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A teenage girl who became a global symbol of Palestinian resistance after being filmed slapping an Israeli soldier in the occupied West Bank has accepted a plea deal under which she will be sentenced to eight months in prison, Israeli media reported on Wednesday.
Under the agreement, Ahed Tamimi, 17, would plead guilty to a reduced charge sheet that includes assault, according to Haaretz newspaper. She has been imprisoned since her arrest.
Her lawyer was not immediately available for comment.
Tamimi, who was arrested along with her cousin and mother a few days after the Dec. 15 incident in the family's front yard, galvanized a Palestinian population disheartened by years of settlement-building on land envisioned as a future state. She also prompted renewed international attention on Israel's occupation of the West Bank, and on the Palestinian cause in general.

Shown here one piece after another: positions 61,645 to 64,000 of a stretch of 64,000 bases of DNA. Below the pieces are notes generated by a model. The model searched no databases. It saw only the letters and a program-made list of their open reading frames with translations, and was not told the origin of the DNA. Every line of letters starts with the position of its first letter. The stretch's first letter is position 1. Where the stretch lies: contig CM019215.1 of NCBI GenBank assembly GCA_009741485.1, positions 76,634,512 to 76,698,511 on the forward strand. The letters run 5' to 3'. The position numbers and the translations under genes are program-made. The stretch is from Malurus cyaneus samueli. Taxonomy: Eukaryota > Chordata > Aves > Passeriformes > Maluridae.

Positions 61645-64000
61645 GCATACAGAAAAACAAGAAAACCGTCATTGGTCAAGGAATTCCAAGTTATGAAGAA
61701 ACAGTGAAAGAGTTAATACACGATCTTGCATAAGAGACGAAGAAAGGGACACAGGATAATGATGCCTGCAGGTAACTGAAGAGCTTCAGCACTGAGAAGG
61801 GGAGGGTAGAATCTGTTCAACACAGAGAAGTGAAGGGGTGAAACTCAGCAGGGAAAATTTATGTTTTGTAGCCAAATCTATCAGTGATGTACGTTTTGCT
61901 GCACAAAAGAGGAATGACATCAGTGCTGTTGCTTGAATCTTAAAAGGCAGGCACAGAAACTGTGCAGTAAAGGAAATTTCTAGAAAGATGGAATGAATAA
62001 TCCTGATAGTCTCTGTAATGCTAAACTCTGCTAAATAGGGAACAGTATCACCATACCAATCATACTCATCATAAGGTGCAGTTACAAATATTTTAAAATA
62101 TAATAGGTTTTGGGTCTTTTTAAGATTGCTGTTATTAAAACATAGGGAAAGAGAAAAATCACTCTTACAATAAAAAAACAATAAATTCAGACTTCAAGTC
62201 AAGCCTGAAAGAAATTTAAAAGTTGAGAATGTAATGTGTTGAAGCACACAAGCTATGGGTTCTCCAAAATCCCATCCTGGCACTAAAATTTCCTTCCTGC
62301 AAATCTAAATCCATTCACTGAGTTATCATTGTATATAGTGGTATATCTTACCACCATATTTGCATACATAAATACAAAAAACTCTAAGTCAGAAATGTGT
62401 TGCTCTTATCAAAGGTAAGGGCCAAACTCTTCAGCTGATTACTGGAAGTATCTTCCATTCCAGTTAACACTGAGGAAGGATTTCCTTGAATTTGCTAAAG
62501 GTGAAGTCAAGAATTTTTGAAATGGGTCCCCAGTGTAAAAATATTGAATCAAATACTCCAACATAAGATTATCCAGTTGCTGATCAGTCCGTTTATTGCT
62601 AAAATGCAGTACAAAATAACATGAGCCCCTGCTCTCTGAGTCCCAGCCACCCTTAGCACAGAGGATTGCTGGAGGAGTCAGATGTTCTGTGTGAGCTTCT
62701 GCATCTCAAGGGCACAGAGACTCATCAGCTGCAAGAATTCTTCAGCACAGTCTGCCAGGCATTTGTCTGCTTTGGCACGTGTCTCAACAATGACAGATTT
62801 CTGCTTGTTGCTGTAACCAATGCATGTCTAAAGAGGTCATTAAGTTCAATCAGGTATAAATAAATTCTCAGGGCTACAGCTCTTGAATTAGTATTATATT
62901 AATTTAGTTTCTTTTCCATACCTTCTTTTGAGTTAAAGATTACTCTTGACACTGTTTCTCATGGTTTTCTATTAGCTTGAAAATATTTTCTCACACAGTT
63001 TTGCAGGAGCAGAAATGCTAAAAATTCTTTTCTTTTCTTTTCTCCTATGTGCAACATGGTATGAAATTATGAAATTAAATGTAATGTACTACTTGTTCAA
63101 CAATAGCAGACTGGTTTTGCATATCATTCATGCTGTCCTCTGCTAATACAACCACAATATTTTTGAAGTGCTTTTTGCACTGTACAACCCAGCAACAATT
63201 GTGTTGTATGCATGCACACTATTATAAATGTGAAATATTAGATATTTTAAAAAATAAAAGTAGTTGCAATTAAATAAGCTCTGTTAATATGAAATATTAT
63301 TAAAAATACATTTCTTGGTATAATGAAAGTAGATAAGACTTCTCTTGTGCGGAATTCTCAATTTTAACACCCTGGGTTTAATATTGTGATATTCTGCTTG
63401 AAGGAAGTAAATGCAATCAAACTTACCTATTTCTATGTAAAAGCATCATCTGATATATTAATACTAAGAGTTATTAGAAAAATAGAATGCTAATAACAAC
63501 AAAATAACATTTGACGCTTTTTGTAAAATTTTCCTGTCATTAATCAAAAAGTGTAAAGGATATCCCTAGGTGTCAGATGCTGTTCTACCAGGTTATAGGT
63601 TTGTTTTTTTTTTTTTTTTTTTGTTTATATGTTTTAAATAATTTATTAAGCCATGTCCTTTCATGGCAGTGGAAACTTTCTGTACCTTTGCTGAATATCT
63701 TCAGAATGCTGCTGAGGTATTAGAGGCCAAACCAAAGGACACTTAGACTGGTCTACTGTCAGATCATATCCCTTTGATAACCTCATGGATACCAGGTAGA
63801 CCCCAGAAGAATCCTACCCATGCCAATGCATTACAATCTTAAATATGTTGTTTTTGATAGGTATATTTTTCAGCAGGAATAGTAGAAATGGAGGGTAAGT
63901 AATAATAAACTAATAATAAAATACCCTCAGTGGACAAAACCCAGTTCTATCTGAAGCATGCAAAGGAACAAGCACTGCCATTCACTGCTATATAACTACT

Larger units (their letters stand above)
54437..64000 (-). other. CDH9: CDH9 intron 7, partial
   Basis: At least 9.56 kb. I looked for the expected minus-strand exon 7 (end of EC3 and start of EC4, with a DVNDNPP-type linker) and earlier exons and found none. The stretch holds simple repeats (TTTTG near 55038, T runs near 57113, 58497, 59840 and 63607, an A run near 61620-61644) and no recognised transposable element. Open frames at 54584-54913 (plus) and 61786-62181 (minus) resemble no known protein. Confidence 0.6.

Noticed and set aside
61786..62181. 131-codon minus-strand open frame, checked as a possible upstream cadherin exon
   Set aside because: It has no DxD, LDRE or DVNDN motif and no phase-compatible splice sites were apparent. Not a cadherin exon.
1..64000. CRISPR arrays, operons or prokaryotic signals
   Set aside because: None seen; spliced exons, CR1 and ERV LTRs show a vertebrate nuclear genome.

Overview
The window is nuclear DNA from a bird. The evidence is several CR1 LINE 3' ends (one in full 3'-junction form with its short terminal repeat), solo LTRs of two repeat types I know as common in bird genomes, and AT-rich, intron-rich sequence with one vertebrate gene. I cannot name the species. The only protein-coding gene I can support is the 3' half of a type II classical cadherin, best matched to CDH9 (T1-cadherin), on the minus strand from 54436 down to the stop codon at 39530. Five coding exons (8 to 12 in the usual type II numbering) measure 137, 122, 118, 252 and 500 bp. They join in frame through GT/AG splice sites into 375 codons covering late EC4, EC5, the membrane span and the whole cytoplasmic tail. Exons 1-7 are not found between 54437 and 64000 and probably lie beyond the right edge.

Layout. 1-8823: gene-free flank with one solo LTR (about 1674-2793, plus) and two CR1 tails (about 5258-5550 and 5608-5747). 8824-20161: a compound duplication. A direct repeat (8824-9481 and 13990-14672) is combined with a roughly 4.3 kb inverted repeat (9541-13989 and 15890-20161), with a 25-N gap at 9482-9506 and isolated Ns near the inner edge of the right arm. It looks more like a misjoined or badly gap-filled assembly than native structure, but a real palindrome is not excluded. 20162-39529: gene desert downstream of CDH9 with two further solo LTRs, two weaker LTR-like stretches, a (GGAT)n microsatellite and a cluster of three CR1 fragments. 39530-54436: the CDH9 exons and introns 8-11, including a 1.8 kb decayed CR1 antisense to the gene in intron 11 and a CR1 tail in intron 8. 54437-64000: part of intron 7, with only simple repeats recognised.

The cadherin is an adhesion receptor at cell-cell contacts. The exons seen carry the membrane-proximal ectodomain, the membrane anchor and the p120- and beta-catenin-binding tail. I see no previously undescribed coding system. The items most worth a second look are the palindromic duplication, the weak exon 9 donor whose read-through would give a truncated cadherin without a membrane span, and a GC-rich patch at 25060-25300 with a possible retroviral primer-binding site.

Among many right-wing Israelis, however, the case prompted criticism that the military looked weak by allowing the teenager to strike a soldier and an officer.
Human Rights Watch welcomed the news that Tamimi would be home soon, but called out the Israeli justice system over the case.
“Ahed will be home in a few months, but Israel is putting this child behind bars for eight months for calling for protests and slapping a soldier, after threatening her with years in jail," Sarah Leah Whitson, executive director of the Middle East division of Human Rights Watch, said in a statement. "Plea bargains are the norm in Israel’s military justice system, which is characterized by prolonged pretrial detention, abuse of kids and sham trials. Hundreds of Palestinian children remain locked up with little attention on their cases.”